Find Yourself Asking "What Are These Darker Patches of Skin?"
If you are like the hundreds of individuals suffering from dark brown patches and spots on your face after being out in the sun, you probly have Melasma.
What is Melasma?
Melasma is a condition in which the skin darkens, unevenly, on sun exposed areas. It most commonly occurs on the cheeks, forehead and upper lip. It is the result of genetic predisposition, hormonal influences including child birth, birth control pills and hormone replacement therapy.
When it happens associated with pregnancy, some have called it "chloasma" or "mask of pregnancy". For some unknown reason, certain areas of the skin are sensitized to get darker with sun exposure. Melasma really is nothing more than certain areas of the skin getting a sun tan faster than other areas.
You should seek out a dermatologist who can diagnose your skin condition and check for any irregularities, just to make sure your skin is as healthy as it can be.
Getting Rid of Melasma (Dark Skin Spots)
A prescription strength treatment is designed to lighten the areas, and most importantly, sun protect the areas affected by Melasma so they don't re-darken with subsequent sun exposure.
Melasma Before & After Treamtent of Upper Lip
Crutchfield Dermatology is now also offering Melanage skin peels in the treatment therapy of Melasma
Melasma Before & After Treamtent of Face
Interview with Dr. Crutchfield About Melasma
Who gets melasma and why?
Melasma is a condition where melanocytes, the normal color producing cells in the skin, produce excess melanin causing a darkening or hyperpigmentation of the skin. Melanocytes represent only about 2% of the cells in our skin. Different skin colors are not due to different numbers of melanocytes, but rather due to an increased production in the brown pigment called melanin. Melasma is a condition where melanocytes located in certain parts of the face and sometimes arms become hyperactive and produce more melanin. This activity is under the influence of hormones, most notably birth control pills and/or pregnancy. Sometimes melasma associated with pregnancy is called chloasma, also known as the mask of pregnancy. The common areas for hyperpigmentation in patients with melasma include the forehead, cheeks, upper lips, and arms.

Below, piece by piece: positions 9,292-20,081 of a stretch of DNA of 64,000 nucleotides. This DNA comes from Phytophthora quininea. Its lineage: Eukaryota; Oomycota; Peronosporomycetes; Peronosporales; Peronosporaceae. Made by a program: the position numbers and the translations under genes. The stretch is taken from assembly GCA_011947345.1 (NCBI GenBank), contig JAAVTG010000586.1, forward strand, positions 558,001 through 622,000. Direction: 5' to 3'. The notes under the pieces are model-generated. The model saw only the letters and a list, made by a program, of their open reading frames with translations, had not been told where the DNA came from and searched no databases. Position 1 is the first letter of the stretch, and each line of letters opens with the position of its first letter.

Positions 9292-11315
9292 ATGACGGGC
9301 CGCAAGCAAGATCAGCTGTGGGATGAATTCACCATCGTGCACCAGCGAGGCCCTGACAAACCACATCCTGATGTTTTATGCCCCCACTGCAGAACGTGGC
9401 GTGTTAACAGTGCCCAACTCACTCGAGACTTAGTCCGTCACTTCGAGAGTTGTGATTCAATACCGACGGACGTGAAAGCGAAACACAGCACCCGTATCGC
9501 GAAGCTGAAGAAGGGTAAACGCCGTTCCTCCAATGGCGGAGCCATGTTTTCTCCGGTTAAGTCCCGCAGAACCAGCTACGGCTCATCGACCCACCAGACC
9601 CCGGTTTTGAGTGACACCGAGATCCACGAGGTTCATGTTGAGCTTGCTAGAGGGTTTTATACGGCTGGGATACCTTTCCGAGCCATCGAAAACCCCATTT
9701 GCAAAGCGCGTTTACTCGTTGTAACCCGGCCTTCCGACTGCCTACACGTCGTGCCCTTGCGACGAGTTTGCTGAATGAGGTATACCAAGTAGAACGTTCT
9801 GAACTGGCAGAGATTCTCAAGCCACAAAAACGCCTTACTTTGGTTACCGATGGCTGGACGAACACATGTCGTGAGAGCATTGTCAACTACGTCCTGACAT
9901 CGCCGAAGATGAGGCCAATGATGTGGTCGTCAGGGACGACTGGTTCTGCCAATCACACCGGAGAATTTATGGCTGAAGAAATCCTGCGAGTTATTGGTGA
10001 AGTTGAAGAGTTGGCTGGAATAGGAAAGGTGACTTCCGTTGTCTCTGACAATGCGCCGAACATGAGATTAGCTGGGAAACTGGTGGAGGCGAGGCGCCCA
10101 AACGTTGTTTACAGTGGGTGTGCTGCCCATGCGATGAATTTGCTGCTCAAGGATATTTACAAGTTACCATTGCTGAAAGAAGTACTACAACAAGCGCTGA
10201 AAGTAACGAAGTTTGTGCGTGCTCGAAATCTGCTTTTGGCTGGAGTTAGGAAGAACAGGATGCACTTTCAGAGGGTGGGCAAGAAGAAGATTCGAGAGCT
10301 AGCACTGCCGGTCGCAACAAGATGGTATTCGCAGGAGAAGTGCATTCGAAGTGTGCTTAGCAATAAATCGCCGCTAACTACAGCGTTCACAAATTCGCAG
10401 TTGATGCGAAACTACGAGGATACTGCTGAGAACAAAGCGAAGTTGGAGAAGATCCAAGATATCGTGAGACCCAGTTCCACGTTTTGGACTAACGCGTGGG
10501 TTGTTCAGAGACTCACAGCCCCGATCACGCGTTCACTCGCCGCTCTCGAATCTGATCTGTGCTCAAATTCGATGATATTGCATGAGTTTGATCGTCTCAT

The way I look at melasma, it is a very rapid, uneven suntan. Under the influence of hormones, melanocytes in these particular areas when exposed to sunlight release premade color packets causing an immediate darkening and it causes them to produce more melanin over the next couple of days to cause a sustained darkening. The problem is that these cells can produce color high in the skin, low in the skin, or both high and low in the skin, and the medicines we have can only penetrate so far. So if you produce color deeper in your skin, we really don't have any effective treatments to bleach away or lighten the areas of darkness. So who gets melasma and why? Anyone can get melasma, but it is under the influence of sunlight, hormones, and genetics, usually associated with birth control pills and/or childbirth. It is my experience that once the melanocytes have been activated to produce color, about half the time if you stop the inciting event, that is, if you stop birth control pills, the melanocytes will calm down and the color will fade. Unfortunately, about half the time once you sensitize them, no matter what you do, even if you stop birth control pills, they remain sensitive and any time you are exposed to sunlight, the hyperpigmentation melasma will be produced rapidly.
Of the topical treatment arsenal, which is the first line treatment for melasma?